A number of comparisons were drawn between the Age of Apocalypse and Age of X from the outset given the title of the series and Legion’s involvement with a new history for the X-Men. Age of Apocalypse was a fun story and much larger in scope, but ultimately its events were only impacting new versions of the characters we know with the exception of Bishop. What ultimately made that story important to the Marvel Universe were the things we learned about the shared history of the two timelines and the fact that four refugees managed to escape. Each of those characters had some time in the spotlight, but only one managed to endure. Surprisingly, it’s the one who has a very visible counterpart in the Marvel Universe, Hank McCoy. Somehow writers have managed to keep the Dark Beast (who is currently appearing in the new X-Men series) in the mix even with the real Hank McCoy running around, while characters like X-Man (who was essentially Cable) and original characters like Holocaust and the Sugar Man were put on the shelf a long time ago. The Age of X has it’s refugees as well as we see Chamber and Revenant discussing that they don’t really fit in the world they’ve been returned to. The Marvel Universe’s Chamber has been changed dramatically in recent years and the Age of X version is a welcome return to his original design. Revenant’s true identity is a bit of a mystery and her connection to the Phoenix makes her particularly intriguing. It’s clearly stated that they’re now anomalies in the Marvel Universe and there will be others. Given the MMXI promotional material for the New Mutants and the tag line “we will get them no matter what” I wonder if the Age of X refugees will be targets along with the returning X-Man and Blink as seen in the ad.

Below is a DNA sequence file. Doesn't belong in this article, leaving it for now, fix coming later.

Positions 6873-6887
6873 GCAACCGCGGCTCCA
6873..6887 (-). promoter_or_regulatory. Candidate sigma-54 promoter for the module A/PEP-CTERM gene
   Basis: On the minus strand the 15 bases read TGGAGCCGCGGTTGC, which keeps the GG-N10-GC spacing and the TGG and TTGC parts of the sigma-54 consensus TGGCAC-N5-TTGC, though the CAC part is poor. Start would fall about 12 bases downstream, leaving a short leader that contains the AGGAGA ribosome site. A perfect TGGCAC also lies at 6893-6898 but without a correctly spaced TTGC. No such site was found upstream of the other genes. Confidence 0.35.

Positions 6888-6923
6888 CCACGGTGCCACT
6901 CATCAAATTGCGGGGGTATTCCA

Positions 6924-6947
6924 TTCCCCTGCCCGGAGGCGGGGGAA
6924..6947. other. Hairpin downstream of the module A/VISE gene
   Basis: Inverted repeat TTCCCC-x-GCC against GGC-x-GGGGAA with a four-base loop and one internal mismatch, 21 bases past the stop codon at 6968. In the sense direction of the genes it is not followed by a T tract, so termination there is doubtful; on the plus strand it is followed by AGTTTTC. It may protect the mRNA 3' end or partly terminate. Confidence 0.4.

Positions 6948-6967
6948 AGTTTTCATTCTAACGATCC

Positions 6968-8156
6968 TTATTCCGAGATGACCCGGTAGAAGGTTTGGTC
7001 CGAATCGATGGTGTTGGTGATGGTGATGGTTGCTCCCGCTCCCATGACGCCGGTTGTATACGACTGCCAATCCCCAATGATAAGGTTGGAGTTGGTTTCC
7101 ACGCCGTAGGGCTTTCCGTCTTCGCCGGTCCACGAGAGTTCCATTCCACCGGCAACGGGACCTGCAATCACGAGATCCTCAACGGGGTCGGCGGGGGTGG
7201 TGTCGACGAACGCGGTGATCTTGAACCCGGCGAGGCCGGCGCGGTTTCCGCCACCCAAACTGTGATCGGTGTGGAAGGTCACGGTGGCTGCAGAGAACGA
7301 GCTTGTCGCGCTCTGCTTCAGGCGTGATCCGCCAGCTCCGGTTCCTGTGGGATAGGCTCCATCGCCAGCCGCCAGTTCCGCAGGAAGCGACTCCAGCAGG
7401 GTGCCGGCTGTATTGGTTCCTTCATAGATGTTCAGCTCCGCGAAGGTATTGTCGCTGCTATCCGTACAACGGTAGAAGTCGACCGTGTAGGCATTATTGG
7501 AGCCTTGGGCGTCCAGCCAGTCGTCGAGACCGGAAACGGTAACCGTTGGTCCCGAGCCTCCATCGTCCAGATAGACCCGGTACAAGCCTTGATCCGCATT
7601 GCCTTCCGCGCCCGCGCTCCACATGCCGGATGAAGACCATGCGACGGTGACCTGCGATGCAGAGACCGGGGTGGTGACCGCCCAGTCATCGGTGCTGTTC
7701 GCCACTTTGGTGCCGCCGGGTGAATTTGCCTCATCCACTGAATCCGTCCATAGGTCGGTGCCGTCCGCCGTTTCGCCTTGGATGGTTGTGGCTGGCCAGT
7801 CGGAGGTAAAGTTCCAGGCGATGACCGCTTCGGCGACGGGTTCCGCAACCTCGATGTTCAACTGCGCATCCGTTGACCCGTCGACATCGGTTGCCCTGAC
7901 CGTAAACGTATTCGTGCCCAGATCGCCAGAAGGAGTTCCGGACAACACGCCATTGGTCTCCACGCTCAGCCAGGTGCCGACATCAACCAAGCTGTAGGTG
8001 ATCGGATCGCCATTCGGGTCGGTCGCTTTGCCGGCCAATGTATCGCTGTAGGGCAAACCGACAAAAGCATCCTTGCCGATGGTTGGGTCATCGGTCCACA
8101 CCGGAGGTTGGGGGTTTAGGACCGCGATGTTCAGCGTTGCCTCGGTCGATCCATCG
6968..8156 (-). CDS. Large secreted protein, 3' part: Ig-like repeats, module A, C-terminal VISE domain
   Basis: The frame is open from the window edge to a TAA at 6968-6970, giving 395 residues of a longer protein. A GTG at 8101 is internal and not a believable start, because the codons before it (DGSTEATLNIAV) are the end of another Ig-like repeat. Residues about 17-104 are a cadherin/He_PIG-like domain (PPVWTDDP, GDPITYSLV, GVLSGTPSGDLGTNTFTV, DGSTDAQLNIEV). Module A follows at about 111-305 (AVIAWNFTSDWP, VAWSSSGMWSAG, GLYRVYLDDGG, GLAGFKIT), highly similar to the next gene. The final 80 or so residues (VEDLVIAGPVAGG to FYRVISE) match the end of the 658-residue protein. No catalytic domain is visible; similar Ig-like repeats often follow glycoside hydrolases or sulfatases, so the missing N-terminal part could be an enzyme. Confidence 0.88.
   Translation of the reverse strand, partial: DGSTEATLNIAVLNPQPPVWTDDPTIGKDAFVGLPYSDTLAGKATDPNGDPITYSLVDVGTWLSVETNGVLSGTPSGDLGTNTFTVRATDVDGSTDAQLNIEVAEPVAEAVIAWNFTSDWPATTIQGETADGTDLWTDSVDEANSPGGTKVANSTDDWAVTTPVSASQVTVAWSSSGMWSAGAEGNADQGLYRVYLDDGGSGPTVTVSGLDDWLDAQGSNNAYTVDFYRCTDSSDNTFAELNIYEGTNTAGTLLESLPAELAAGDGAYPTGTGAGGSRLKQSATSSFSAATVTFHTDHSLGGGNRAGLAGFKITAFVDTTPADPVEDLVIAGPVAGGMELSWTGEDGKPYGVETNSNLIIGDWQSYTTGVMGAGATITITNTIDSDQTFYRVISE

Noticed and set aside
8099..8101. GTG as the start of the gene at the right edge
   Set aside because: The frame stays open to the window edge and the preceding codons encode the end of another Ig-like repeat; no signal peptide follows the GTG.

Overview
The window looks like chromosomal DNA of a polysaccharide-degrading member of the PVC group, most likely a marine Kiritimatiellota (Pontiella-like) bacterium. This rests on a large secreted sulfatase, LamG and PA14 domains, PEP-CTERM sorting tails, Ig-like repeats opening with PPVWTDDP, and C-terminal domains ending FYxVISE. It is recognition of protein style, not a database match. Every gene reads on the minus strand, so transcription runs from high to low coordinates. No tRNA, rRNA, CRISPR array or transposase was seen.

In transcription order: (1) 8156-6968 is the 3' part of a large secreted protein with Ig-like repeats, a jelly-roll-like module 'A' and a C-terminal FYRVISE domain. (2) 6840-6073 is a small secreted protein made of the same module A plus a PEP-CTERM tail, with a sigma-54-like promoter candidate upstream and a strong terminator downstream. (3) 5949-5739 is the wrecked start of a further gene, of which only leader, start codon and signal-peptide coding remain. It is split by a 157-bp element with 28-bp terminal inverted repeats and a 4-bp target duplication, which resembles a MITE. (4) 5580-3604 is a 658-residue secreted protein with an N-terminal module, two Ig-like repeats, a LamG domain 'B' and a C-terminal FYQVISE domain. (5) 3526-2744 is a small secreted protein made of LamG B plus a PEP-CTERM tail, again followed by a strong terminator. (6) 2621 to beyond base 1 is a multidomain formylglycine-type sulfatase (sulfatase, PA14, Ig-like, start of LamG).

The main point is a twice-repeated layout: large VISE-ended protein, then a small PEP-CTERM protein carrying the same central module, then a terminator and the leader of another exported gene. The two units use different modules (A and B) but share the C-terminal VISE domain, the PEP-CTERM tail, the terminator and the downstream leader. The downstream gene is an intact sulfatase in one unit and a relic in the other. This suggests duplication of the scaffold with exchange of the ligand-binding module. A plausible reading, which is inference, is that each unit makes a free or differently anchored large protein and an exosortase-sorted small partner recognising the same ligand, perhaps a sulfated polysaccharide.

On the topic of ads and promotional materials, a lot of characters were featured leading up to Age of X, but didn’t really do much in the story. The redesigns were spectacular in some cases, but at the same time it’s difficult to argue that they were little more than window dressing. As a reader, I’m torn when it comes to things like this since it’s hard to get behind them being there just because they look cool. With a cast as large as the X-Men, it would be impossible for everyone to get meaningful panel time, but it would have been nice to see more from some of them. There were also elements to the Age of X that were intriguing just by virtue of being mentioned but lacked any further explanation of what they meant. For example, Moonstar Cadre was a great name for the New Mutants squad and when the Storm Cadre was mentioned, I couldn’t help but want to know more about them. That’s a good thing for an alternate reality story in my opinion as it suggests a deeper backstory.

New Mutants #24 is a fitting conclusion to the Age of X and offers the proper amount of action and resolution. The entire series was paced nicely combining mystery, conflict, and character moments. Mike Carey and company have made another excellent contribution to the ever growing list of X-Men crossovers and alternate histories. It’s easily a 4 out of 5 for me and I’d highly recommend checking it out.

Read more about this series at our Age of X hub.

Keep up with all of our Age of X reviews:
Age of X: Chapter 5